Franchise-based T20 Leagues unlikely to enforce player restrictions: Report

It appears highly improbable that franchise-based Twenty20 leagues would impose restrictions on the number of players. Even if such a decision were to be made, it is more likely that it would be applied to future seasons rather than retroactively.

According to information obtained by Cricbuzz, any decision made at the Annual Conference of the International Cricket Council (ICC) next month in Durban is unlikely to have an effect on the Indian Premier League (IPL) in the UAE and Major League Cricket (MLC) in the US. These tournaments have already received long-term operational approvals from the ICC, despite coming under scrutiny following player exodus incidents last year.


Concerns were raised regarding the high number of international players participating in these two leagues. The Indian Premier League allows for four overseas players, while the Major League Cricket permits six. The number of permitted overseas players in other leagues such as the Pakistan Super League (PSL), South African T20 (SA20), Caribbean Premier League (CPL), the Hundred, and the Big Bash League (BBL) is invariably four or three. These points were discussed at a recent working group meeting in London, formed by the ICC to provide recommendations on franchise league rules worldwide. Some full member boards expressed concerns and requisitioned the establishment of the working group.

Sources familiar with the meeting, which took place during the World Test Championship (WTC) final in London, revealed that discussions were held on the subject. These deliberations will be further addressed at the Chief Executives Committee (CEC) meeting in Durban next month. However, it is premature to suggest that the rules will be altered at this stage, and the argument that it is to protect Test cricket is seen as far-fetched.

Representatives from the West Indies and England, among others, advocated for limiting the number of international/full member players in the playing XI to four. There was also a suggestion to allocate 10 percent of each foreign player’s league fee to their national board.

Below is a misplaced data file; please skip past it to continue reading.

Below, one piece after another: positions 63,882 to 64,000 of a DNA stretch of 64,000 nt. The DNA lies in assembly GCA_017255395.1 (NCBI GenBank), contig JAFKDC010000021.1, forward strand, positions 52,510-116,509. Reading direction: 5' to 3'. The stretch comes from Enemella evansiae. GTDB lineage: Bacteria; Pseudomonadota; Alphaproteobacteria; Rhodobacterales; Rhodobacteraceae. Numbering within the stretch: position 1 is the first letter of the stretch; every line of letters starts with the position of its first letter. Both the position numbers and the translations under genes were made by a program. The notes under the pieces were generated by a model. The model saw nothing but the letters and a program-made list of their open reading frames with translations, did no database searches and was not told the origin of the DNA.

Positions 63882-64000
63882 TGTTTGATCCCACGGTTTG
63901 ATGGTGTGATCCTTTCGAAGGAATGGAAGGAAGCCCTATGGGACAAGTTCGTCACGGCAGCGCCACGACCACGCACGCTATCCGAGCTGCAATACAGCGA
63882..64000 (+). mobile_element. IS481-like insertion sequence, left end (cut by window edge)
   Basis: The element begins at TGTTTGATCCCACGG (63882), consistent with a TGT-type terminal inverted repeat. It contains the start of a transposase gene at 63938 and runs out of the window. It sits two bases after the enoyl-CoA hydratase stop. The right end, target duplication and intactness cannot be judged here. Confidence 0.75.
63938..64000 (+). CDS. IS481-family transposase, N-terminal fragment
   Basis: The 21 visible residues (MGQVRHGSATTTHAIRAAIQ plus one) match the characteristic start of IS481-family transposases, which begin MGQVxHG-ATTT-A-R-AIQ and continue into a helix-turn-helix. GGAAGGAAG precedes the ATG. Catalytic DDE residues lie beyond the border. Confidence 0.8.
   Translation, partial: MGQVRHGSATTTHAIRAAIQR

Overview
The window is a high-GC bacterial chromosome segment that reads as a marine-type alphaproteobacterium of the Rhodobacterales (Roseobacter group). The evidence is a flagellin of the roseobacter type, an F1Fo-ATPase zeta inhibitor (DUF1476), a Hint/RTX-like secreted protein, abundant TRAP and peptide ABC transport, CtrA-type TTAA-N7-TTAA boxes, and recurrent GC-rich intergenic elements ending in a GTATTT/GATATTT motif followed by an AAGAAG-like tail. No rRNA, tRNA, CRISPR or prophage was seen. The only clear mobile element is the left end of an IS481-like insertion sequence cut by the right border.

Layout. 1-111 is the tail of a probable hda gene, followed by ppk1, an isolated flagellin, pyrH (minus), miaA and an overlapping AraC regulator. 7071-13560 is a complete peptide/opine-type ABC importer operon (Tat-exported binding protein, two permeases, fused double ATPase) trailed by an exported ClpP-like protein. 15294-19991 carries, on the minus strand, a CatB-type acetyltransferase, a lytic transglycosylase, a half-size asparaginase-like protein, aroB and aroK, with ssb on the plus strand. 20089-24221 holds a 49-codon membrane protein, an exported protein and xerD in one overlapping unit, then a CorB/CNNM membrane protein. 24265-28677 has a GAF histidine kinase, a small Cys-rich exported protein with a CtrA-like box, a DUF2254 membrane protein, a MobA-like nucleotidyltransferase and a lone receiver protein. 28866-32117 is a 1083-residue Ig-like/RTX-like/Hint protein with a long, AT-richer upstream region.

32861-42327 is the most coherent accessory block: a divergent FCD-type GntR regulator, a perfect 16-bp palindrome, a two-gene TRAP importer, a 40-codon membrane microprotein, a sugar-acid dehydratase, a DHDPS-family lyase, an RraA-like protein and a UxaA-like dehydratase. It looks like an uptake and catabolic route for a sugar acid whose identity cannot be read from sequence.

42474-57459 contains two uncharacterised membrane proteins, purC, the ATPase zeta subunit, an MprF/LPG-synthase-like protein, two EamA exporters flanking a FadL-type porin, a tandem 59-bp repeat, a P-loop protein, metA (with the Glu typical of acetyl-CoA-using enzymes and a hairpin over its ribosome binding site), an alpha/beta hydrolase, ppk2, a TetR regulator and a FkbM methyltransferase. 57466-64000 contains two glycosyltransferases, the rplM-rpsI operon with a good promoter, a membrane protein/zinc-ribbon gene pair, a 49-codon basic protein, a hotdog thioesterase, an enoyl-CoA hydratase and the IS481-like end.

The boards pushing for rule ratification primarily include Cricket West Indies (CWI), the England and Wales Cricket Board (ECB), and New Zealand Cricket (NZC). It is understandable as CWI has faced challenges with its players’ union in the past, with some players prioritizing franchise leagues over national duties. The ECB faced an unprecedented situation when player Jason Roy declined an Incremental Contract to participate in the MLC, while NZC has also dealt with players like Trent Boult declining central contracts.

However, it has been argued that these boards should handle their internal player issues without necessarily involving the ICC. This matter will be discussed at the upcoming meeting next month.

The working group’s suggestions would not have any impact on the IPL. Apart from allowing only four overseas players in the playing XI, the IPL previously ensured that 20 percent of foreign players’ fees were shared between the BCCI and the franchises’ respective boards. Recently, however, the franchises have been solely contributing to the foreign boards. Nevertheless, the BCCI maintained a firm stance, insisting that any rule changes should not hinder the global growth of the game, and more importantly, the ICC should not intervene in the domestic leagues of its member boards.

When it comes to the ILT20 and the MLC, the ICC might face a challenging dilemma. Since permissions have already been granted to these leagues, revoking consent could potentially lead to legal complications, something the ICC would prefer to avoid.